In order to consider convective heat exchange with the atmosphere, thirdtype boundary conditions at the soil/road boundary are set. Air temperature (T_{в}) is set as a periodic dependency on time over an interval of 1 year:
The software bases convective heat transfer coefficient (α_{в}) calculations on average wind speeds, which in our example are given in the following table:
To account for the influence of snow cover on heat transfer from soil to the atmosphere, the following snow cover thickness dynamics are set:
The calculation assumes that there is no snow cover on the road surface. To consider heating by solar radiation, the following radiation increment is set:
For soil, albedo A is assumed to be 0.75; for a reinforced concrete slab, A = 0.2. Surface infrared radiation is factored in via the Stefan – Boltzmann law, with the coefficient of surface emissivity ε taken as 0.9, and the fraction of surface infrared radiation reflected by the atmosphere back to the Earth’s surface, p = 0.9. On the lower boundary, the firsttype boundary condition is set: the temperature of the permafrost, which is equal to 1.5 ^{o}C. On the lateral boundary of the computational domain, heat flow is equal to zero. For construction materials (reinforced concrete slab and “penoplex” insulation material), the following thermophysical properties are set:
Thermophysical properties of some geological layers:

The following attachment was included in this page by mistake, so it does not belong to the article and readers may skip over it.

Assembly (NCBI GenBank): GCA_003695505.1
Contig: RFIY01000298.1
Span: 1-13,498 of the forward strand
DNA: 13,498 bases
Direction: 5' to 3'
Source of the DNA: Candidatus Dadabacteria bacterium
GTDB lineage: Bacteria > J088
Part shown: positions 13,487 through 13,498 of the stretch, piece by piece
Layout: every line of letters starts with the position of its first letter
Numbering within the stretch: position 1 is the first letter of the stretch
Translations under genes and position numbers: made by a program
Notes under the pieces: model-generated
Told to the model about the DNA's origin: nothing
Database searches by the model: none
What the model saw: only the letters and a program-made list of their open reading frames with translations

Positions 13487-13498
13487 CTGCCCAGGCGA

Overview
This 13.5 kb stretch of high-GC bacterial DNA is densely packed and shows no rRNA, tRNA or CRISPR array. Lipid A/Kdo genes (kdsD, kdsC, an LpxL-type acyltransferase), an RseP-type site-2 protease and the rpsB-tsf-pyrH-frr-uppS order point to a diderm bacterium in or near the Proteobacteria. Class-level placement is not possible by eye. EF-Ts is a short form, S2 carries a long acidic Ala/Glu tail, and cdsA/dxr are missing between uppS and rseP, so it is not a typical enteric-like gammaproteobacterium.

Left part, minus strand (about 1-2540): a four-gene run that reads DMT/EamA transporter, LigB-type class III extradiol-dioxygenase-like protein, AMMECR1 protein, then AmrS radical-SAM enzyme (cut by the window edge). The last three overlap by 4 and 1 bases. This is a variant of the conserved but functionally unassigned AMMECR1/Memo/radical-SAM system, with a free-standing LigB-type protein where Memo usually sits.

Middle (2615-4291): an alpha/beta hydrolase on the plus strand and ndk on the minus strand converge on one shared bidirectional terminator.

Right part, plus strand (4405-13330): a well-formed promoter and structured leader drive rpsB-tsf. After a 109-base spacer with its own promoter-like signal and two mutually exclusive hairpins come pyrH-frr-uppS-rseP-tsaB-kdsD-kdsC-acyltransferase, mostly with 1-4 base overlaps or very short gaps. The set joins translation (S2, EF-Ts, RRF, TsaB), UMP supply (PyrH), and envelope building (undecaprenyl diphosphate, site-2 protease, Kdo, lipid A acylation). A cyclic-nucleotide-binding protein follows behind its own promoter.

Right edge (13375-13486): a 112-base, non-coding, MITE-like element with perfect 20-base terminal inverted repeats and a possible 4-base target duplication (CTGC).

The dependence of unfrozen water content on temperature is given for each soil type in compliance with SNIP 2.02.0488 “Bases and Foundations on Permafrost”. To solve the heatfiltration equation numerically, the 3D geometry is discretized on the computational mesh consisting of 45.27 million nodes. 3D model computational mesh of the road on permafrost Computational mesh with decorations of trees and houses Soil thermal regime forecast can be developed in Frost 3D Universal for any simulation period. Let’s conduct the forecast of soil temperature regime and roadbed for a 3year period. As a result of the model computation, we obtain the temperature distribution over different points in time. The temperature distribution (^{o}C) in the second layer of the ground in the winter after 2.5 years. Top layer of soil (Layer 1) is disabled. The temperature distribution in the second layer of the ground in summer after 3 years The temperature distribution on the surface of the ground and the road in the summer after 3 years The analysis of temperature field dynamics may be performed in a crosssection of the computational domain. The heat distribution in the crosssection may be performed in the form of isolines in addition to color filling. Asymmetrical distribution of temperature isolines is caused by convective heat transfer due to filtration. The temperature distribution in the cross section of computational domain (winter after 2 years) The temperature distribution in the form of isolines in the computational domain cross section (winter after 2 years) The temperature distribution in the summer after 2 years in the cross section of the computational domain The next figure shows that ground located directly beneath the roadbed is thawing up to the embankment basement (see isoline 0 ^{o}C position). The temperature distribution in the cross section of the computational domain in isolines (summer after 2 years) A more accurate analysis of the soil thaw depth can be performed in the unfrozen water content view in the program postprocessor. Relative unfrozen water content distribution (ratio of the unfrozen water content to the total gravimetric soil moisture: W_{w}/W_{tot}) during summer after 2 years Since the value of the total gravimetric soil moisture (W_{tot}), is known for each soil type, in order to more accurately represent fully thawed sections, the resulting distribution of unfrozen water content is derived as the ratio of unfrozen water to the total gravimetric soil moisture: W_{w}/ W_{tot} (for thawing soil, the unfrozen water content W_{w} is almost equal to the total gravimetric soil moisture W_{tot}). The unfrozen water content distribution is hence expressed in the range from zero to one, where one represents fully thawed soil as the unfrozen water content is equal to total gravimetric soil moisture. When soil temperatures is below the initial temperature of the phase transition, the value of the unfrozen water content decreases, and the ratio W_{w}/W_{tot} tends towards zero. However, according to the dependence of unfrozen water content on temperature established by SNIP 2.02.0488 «Bases and Foundations on Permafrost Soils», only sand can have zero unfrozen water when temperatures are below zero degrees Celsius. For other soils at negative temperatures, there is always some nonzero quantity of unfrozen water. Distribution analysis of the relative unfrozen water content is more conveniently performed on the crosssection of the computational domain. Relative unfrozen water content distribution after 2 years in summer (computational domain cross section) In Frost 3D Universal, the groundwater flow process is simulated based on the Darcy differential equation. For groundwater filtration simulation, the corresponding hydraulic head levels (from 40 to 100 m above sea level) are specified on the side boundaries of the computational domain. For a “headless” ground layer, the value of the hydraulic head is equal to the groundwater level. When considering seasonal changes in groundwater filtration, the value of the hydraulic head on the boundaries is set as a time dependency (e.g., a specific value for each month). The resulting groundwater filtration velocity simulations in winter and summer in the xaxis direction are shown below. Filtration velocity along xaxis (micrometers per second) in winter after 2 years Filtration velocity along xaxis (micrometers per second) in summer after 2 years The different values of groundwater filtration velocity in summer and winter are due to the filtration coefficient value decrease with soil freezing. Since there is a certain amount of unfrozen water content in some soils at negative temperature, the filtration coefficient for these is nonzero at temperatures below 0 °C. When the filtration coefficient of top layers changes from 0.01 to 50 µm/s, the groundwater filtration velocity increases. Filtration velocity along xaxis (micrometers per second) for larger filtration coefficient in summer after 2 years When the groundwater flow rate increases due to convective heat transfer, a large thaw depth is formed beneath the road. The temperature distribution (^{o}C) in the cross section of the computational domain for increased filtration velocity (summer after 2 years) Relative unfrozen water content distribution after 2 years in summer for increased filtration velocity (computational domain cross section)